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Mitochondrial DNA (mtDNA) encodes thirteen essential proteins of the oxidative phosphorylation system, responsible for the major production of ATP in the cell. Therefore, damages to the mitochondrial genome result in energy deprivation, which may in turn onset human diseases. Notably, due to its proximity to the electron transport chain, mtDNA remains exposed to damage by reactive oxygen species, thus the maintenance of its integrity requires a robust repair system. Until recently, DNA polymerase gamma (Pol γ) has been the only polymerase identified in mitochondria, bearing responsibility for efficient replication as well as post-replication repair of the genome. We have previously suggested that the division of the roles of Pol γ may be controlled by the association of its catalytic subunit, Pol γA, with the accessory subunit Pol γB, such that the holoenzyme is engaged in the processive mtDNA replication, whereas, alone, Pol γA may serve the repair processes. Recently, the major repair polymerase of the nucleus, Pol β, has been discovered to also localize in mitochondria, which raises the question for its competition or cooperation with Pol γ in the mtDNA repair processes. To address this, we have tested in vitro the efficiency of DNA synthesis by the two polymerases, separately and in combination, using various DNA substrates. In agreement with previous reports, we did not observe any indication of a functional interaction between the Pol γ holoenzyme and Pol β. We did, however, observe a cooperative activity of Pol β with the Pol γA subunit. In conclusion, our results suggest that the repair of mtDNA may entail a synergistic activity of the catalytic subunit of Pol γ and Pol β. © FASEB.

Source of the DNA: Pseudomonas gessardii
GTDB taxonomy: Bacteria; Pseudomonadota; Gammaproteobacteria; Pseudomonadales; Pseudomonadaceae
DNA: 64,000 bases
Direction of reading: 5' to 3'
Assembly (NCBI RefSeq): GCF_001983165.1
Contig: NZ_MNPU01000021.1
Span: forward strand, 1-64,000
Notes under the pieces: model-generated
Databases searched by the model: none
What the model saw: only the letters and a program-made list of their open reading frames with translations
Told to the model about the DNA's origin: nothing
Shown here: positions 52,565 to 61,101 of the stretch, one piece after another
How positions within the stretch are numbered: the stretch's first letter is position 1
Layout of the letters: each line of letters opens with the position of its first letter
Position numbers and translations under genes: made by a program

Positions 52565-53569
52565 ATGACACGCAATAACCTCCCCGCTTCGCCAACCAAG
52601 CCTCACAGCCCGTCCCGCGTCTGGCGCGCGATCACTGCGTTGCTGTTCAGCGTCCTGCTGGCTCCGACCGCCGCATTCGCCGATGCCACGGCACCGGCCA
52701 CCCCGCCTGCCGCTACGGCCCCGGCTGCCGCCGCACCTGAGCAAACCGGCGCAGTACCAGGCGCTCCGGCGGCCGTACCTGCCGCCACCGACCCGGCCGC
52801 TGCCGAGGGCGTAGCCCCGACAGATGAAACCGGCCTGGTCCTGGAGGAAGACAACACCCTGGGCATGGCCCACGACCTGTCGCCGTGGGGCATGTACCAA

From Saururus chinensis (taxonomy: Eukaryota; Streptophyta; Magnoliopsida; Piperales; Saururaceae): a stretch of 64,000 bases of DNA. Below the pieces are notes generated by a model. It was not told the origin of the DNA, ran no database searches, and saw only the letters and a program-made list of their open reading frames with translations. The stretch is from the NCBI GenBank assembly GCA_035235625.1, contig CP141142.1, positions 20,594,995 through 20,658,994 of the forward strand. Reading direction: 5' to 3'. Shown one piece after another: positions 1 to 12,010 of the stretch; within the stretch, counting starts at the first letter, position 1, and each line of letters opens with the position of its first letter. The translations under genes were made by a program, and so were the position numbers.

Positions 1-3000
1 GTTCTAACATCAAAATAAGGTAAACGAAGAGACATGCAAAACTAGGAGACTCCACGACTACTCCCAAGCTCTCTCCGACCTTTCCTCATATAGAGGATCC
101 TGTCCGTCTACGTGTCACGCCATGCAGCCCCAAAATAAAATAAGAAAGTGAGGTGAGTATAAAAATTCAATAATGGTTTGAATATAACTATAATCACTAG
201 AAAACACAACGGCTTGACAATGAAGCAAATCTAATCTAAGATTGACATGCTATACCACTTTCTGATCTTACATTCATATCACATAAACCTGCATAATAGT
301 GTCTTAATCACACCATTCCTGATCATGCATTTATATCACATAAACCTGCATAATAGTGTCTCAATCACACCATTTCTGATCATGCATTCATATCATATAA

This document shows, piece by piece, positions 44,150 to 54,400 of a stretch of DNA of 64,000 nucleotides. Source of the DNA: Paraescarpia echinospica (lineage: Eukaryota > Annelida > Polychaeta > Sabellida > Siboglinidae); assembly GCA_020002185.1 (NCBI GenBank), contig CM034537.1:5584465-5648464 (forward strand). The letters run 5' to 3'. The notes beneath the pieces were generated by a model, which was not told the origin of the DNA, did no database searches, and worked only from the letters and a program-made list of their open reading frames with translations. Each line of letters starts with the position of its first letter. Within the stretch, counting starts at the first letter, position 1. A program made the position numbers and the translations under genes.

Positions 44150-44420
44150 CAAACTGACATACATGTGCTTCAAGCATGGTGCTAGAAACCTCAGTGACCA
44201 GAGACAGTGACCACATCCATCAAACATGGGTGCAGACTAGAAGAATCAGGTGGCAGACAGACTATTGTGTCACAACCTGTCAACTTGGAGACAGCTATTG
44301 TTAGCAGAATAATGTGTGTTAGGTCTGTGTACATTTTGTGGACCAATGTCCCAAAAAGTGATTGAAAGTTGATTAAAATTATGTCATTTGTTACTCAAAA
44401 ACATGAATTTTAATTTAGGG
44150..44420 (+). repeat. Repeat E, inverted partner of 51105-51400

Carolina de Bovi Pontes, Cody Jefferys, Muhamad Bedwan, Elena J Ciesielska, Grzegorz L Ciesielski. Implications of DNA Polymerase Gamma in the Repair of the Mitochondrial Genome. FASEB journal : official publication of the Federation of American Societies for Experimental Biology. 2022 May;36 Suppl 1

PMID: 35556473

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